This brilliant, whirling image could be the inspiration for a painting, a story, a design and technology project, or a bit of folk history. Most towns and villages have seen them and they have survived desperate economic crises, so what timeless appeal keeps them alive?
Funfairs Why do many people enjoy rides, such as this flying roundabout and the London Eye? How did funfairs originate (often as entertainment alongside trade fairs, where people sold animals, produce and tools)? Do you enjoy rides, or do you get nausea? What causes motion or travel sickness (conflicting messages from the eye and the balance system in the inner ear)?
Gypsies and travellers. Not many fairground workers are true Romany gypsies, but where do gypsies come from (originally India, later from the Balkans, France, Spain)? Why do people choose to travel (searching for food, employment, trade, sometimes escaping persecution, perhaps just a desire to explore fresh places)?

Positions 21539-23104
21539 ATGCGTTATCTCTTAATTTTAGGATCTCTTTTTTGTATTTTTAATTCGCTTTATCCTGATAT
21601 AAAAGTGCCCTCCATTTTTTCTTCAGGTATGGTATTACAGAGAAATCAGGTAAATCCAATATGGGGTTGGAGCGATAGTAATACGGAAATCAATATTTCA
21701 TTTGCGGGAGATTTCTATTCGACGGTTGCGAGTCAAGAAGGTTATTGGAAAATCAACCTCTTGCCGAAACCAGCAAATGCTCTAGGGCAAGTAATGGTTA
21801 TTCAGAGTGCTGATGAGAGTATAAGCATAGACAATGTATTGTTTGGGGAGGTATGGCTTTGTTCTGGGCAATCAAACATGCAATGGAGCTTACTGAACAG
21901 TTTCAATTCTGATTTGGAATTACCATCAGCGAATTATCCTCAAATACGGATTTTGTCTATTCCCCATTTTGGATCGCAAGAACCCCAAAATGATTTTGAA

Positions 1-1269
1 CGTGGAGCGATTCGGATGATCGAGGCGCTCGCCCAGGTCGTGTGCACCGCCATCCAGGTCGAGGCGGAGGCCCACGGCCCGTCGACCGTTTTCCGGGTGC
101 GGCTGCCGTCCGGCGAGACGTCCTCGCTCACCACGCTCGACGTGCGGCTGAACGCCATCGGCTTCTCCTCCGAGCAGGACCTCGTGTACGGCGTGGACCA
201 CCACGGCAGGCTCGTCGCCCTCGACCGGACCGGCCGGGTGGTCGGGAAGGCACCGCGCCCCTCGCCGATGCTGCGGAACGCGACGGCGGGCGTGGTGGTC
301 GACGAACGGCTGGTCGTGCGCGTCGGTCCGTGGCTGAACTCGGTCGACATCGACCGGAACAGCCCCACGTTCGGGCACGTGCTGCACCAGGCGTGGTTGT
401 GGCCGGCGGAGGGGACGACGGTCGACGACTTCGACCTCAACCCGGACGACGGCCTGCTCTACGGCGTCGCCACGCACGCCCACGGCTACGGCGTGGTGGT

Design and technology Making a carousel is a challenge, as "spinning" can be notoriously difficult to manage. Try balancing a shaft (for example, a dowel rod) on a marble or ball bearing held on a firm base in a little hole (try it with and without lubricant). What about the canopy (what material? which shape - circular, hexagonal?) and the "seats" (fixed farm or zoo animals, little cars, or whirling mini-buckets on string or strong thread)? How will it rotate? By hand is simple, but gears offer the real challenge. (For a wooden merry-go-round, see Easy-to-make learning toys by John Coxon, Cassell, now out of print).
Writing Write about a visit to a fairground in which you find a ride you have never seen before. Who owns it? What does it look like (colours, shapes, features)? Why is it different from all the other rides? Describe something mysterious about it. See if you can produce an unexpected ending.